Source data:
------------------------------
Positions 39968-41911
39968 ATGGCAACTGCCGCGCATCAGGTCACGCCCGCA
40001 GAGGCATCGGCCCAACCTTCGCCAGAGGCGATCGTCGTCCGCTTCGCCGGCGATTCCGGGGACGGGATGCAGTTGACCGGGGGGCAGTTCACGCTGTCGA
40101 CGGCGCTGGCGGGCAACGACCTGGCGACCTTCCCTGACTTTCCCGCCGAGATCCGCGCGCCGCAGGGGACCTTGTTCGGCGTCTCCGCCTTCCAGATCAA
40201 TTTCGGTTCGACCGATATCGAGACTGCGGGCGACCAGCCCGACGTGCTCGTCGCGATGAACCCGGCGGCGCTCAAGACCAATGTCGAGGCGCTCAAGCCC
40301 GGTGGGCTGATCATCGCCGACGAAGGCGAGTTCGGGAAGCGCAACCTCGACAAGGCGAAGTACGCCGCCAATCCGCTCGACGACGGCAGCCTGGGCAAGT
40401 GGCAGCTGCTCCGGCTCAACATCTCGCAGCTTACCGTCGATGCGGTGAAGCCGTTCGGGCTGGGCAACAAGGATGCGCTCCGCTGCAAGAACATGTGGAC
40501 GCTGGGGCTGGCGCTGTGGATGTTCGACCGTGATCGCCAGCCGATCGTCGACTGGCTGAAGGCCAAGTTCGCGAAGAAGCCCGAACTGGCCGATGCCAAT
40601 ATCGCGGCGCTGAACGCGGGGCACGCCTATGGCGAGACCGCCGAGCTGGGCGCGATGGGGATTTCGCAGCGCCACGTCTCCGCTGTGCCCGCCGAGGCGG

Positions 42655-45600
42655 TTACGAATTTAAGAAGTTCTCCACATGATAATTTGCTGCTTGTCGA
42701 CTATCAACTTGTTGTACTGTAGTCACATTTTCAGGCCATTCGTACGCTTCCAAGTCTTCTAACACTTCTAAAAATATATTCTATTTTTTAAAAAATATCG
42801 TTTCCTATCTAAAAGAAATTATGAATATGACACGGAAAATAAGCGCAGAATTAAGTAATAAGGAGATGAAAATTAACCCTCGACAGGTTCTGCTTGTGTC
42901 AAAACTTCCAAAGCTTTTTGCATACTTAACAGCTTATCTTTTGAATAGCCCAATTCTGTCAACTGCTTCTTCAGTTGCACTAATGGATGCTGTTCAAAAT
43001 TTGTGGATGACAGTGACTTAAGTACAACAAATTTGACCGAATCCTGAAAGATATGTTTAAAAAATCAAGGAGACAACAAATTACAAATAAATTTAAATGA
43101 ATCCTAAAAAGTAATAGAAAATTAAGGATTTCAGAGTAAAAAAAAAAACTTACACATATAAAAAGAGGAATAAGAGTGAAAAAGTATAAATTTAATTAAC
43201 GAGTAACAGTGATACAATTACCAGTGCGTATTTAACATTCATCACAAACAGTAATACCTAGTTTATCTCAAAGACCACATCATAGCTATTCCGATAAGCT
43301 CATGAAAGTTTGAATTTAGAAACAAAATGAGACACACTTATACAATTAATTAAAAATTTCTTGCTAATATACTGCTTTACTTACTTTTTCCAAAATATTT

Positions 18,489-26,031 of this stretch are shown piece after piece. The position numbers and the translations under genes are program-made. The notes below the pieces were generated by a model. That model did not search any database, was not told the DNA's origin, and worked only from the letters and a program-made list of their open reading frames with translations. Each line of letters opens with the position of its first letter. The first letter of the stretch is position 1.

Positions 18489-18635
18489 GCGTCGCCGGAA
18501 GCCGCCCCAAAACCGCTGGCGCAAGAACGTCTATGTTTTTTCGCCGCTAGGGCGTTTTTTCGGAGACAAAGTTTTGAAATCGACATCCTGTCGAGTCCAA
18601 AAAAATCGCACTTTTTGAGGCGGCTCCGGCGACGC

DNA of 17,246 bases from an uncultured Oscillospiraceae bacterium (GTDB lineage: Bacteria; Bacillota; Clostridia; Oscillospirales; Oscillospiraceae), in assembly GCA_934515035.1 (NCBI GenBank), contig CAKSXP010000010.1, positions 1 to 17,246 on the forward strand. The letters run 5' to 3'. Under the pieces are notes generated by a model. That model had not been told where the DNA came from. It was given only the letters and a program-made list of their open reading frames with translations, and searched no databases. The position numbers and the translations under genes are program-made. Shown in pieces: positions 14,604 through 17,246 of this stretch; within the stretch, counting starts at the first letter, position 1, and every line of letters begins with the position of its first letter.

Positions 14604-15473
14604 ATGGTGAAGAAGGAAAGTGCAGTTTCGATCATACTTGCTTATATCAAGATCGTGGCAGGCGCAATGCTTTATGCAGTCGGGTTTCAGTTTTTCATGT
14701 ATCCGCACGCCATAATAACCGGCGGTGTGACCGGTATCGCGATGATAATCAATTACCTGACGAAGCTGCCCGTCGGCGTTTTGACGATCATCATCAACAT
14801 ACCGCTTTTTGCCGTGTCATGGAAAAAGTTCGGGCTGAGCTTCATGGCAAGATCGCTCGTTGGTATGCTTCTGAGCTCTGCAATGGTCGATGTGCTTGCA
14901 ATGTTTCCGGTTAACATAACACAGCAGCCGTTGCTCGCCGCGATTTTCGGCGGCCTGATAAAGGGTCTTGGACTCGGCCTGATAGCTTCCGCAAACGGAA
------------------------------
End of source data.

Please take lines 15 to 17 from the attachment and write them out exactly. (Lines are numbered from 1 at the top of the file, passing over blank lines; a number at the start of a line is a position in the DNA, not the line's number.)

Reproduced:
43001 TTGTGGATGACAGTGACTTAAGTACAACAAATTTGACCGAATCCTGAAAGATATGTTTAAAAAATCAAGGAGACAACAAATTACAAATAAATTTAAATGA
43101 ATCCTAAAAAGTAATAGAAAATTAAGGATTTCAGAGTAAAAAAAAAAACTTACACATATAAAAAGAGGAATAAGAGTGAAAAAGTATAAATTTAATTAAC
43201 GAGTAACAGTGATACAATTACCAGTGCGTATTTAACATTCATCACAAACAGTAATACCTAGTTTATCTCAAAGACCACATCATAGCTATTCCGATAAGCT